（*)Aristeu/s), or ARISTEAS (*)Ariste/as, Herod.).
1. A Corinthian, son of Adeimantus, commanded the troops sent by Corinth to maintain Potidaea in its revolt, B. C. 432. With Potidaea he was connected, and of the troops the greater number were volunteers, serving chiefly from attachment to him. Appointed on his arrival commander-in-chief of the allied infantry, he encountered the Athenian Callias, butwas outmanœuvred and defeated.
With his own division he was successful, and with it on returning from the pursuit he found himself cut off, but byy a bold course made his way with slight loss into the town.
This was now blockaded, and Aristeus, seeing no hope, bid them leave himself with a garrison of 500, and the rest make their way to sea.
This escape was effected, and he himself induced to join in it; after which he was occupied in petty warfare in Chalcidice, and negotiations for aid from Peloponnesus. Finally, not long before the surrender of Potidaea, in the second year
（*Dwrieu/s), the son of Diagoras [DIAGORAS], one of the noblest of the noble Heracleid family, the Eratids of Ialysus, in Rhodes.
He was victor in the pancratium in three successive Olympiads, the 87th, 88th, and 89th, B. C. 432, 428 and 424, the second of which is mentioned by Thucydides (3.8); at the Nemean games he won seven, at the Isthmian eight victories.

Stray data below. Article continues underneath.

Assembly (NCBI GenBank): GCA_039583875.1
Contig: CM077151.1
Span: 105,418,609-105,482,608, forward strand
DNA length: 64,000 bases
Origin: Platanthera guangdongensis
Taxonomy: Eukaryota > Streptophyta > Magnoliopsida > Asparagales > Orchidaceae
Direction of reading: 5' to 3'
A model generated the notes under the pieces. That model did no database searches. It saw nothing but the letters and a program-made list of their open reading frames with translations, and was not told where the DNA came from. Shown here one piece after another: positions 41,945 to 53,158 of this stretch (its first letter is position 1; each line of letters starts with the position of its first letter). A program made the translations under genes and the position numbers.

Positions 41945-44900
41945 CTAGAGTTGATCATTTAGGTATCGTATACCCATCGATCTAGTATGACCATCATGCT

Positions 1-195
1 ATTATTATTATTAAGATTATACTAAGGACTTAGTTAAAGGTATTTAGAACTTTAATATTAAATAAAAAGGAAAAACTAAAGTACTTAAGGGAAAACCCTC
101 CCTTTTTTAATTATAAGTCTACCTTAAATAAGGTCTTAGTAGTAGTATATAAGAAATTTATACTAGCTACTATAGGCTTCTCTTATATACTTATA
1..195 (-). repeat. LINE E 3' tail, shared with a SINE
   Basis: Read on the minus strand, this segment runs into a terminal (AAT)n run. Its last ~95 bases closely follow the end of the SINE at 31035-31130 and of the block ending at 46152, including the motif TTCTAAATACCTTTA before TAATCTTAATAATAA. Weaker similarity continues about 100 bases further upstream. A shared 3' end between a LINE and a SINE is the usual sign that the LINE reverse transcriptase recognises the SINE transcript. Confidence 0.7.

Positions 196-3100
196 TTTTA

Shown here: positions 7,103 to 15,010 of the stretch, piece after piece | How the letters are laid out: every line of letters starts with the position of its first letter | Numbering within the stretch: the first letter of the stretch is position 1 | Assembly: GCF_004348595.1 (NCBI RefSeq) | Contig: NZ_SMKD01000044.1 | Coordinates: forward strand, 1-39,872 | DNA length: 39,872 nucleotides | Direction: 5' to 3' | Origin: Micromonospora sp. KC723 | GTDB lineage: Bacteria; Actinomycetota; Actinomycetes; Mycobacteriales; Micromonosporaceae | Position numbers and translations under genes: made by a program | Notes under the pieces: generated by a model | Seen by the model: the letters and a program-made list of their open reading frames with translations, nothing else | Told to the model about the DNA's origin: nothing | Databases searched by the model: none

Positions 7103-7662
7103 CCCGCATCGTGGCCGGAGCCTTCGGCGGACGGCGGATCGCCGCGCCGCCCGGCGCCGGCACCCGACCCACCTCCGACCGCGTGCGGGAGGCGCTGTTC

He and his kinsman, Peisidorus, were styled in the announcement as Thurians, so that, apparently, before 424 at latest, they had left their country. (Paus. 6.7.)
The whole family were outlawed as heads of the aristocracy by the Athenians (Xen. Hell. 1.5.19), and took refuge in Thurii; and from Thurii, after the Athenian disaster at Syracuse had re-established there the Peloponnesian interest, Dorieus led thirty galleys to the aid of the Spartan cause in Greece.
He arrived with them at Cnidus in the winter of 412. (Thuc. 8.35.)
He was, no doubt, active in the revolution which, in the course of the same winter, was effec